Reliving Constantinople: Touring Istanbul

Much of a place’s past is written in books. However aside from books, there are also other ways of knowing about the history of a place and that is by looking at the ancient structures and remains. In Istanbul, much of these things are still there, telling their stories to all people who visit the city and them.

Istanbul: The City of Palaces

With the number of palaces in Istanbul, it may be safe to say that Istanbul is indeed a city of Palaces. For one, there is the Tekfur Palace, which accordingly dates back to the Byzantine era. This Palace may seem like rubbles and ruins, but traces of Byzantine architecture can still be seen in the wall tiles and even the arcs and columns still standing today. There is also the Beylerbeyi Palace, situated in the Anatolian Side of the area. It is a magnificent structure that is pretty much a mix of Turkish Motifs and Western ornament style on the interiors. This palace is well preserved and taken-cared of, as its age, which is over 100 years old, is barely visible when you look at it. Arguably one of the most beautiful palaces in the city and the whole world is the Dolmabahce Palace, which was constructed sometime in the middle of the 1800s. There are the ornate carvings and delicate designs in the walls and facades, and graceful arcs that lavish the entrances. The whole palace becomes dramatically beautiful as lamps shine on them when the dark settles.

Ancient Monuments

Since Istanbul is one of the oldest cities in the world, it is but natural that you will find various antiques around the town, like old statues and monuments. One of the most famous is the Monument of Republic, a towering sculpture depicting the foundation story of the Turkish republic including the War of Independence. The sculpture by the way was created in the late 1920s. Another famous landmark is the over 25 metre tall obelisk – authentic and genuine, transported from Egypt in the 4th century AD. There are other pillars and structures which are just as old, like the Snake Pillar (brought from Greece by Constantine) and the Milyonbar where three hundred thousand stones were braided together in an iron pillar.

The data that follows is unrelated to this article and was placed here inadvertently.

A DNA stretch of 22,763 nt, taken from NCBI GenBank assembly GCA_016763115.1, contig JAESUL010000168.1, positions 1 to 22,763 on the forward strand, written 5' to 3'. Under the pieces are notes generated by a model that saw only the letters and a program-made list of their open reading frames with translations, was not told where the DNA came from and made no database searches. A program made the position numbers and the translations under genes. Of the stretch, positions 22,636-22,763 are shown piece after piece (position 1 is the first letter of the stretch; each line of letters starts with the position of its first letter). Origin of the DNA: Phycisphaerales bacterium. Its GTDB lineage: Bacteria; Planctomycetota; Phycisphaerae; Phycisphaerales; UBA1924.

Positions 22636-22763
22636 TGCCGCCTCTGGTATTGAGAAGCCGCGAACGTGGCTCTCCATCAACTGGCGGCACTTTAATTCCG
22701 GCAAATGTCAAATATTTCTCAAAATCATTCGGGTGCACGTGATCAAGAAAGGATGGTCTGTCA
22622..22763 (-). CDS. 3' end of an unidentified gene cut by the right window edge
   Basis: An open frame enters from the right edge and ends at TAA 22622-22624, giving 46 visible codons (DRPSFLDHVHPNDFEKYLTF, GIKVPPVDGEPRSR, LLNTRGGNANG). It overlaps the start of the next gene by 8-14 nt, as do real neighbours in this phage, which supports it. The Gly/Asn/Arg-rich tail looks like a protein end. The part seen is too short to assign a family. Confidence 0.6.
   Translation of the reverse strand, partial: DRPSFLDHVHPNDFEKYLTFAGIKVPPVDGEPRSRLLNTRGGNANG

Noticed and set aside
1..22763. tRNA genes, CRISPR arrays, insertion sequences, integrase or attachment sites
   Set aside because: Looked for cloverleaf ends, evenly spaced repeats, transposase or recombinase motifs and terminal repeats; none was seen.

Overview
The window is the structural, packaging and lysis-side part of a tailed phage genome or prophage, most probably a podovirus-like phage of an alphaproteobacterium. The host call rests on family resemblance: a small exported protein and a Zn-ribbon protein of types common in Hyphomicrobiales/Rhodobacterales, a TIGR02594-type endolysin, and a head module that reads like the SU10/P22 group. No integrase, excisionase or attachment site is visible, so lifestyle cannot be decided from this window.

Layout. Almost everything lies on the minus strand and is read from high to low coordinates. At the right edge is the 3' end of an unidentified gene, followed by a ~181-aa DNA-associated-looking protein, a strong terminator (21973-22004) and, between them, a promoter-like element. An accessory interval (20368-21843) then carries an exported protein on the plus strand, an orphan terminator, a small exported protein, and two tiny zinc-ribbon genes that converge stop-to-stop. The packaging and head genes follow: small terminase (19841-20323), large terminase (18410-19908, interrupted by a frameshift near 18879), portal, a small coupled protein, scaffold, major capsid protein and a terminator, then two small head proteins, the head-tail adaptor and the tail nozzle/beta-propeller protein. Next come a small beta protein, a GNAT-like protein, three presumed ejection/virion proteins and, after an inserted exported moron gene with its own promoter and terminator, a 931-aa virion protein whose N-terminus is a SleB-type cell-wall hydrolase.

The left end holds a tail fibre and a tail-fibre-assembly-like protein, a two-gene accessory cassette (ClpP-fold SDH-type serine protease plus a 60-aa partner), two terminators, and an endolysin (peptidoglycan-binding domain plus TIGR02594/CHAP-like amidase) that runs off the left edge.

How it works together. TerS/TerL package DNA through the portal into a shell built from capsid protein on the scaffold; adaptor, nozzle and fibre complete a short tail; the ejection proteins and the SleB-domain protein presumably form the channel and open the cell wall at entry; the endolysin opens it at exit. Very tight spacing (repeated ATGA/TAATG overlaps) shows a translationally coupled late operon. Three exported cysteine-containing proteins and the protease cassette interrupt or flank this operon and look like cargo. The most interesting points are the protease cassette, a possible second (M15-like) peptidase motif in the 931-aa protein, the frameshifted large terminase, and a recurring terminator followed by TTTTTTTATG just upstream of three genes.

Castles and Fortresses

There are also several castles and fortresses that can be found in Istanbul. First is the Anadoluhisari or the Anatolian Fortress, which was built in the 14th century and is presently an open air museum. The construction took place on the grounds where a Byzantine Temple dedicated to Zeus once stood. This fortress by the way is located in the Asian shores of Istanbul. On the other hand, its counterpart, the Rumelihisari, stands in the European shores, and was built a little over 50 years after the Anadoluhisari in preparation for the final attack on Constantinople. There is also the Yedikule Hisari or the Seven Towers Dungeons. Originally, this was built as a safe for the sultan’s treasures, but was later turned into dungeons to serve as the prison cells and sometimes execution grounds. Presently, the fortress is now an open air museum where you can watch concerts during summer.

Istanbul has always been one of the most famous places in then and now. Fortunately, much of the structures that bore witness to the great empire still stand today for us to enjoy. Of course, as you are galavanting throughout the history of this magnificent city, you’ll want to keep in touch with your friends back home. Make sure you both download the Talkzilla app to keep in touch. It’s a great new app I found with the cheapest international calling rates around, a must-use for a long trip through Turkey.

Photo by bispham2 on Flickr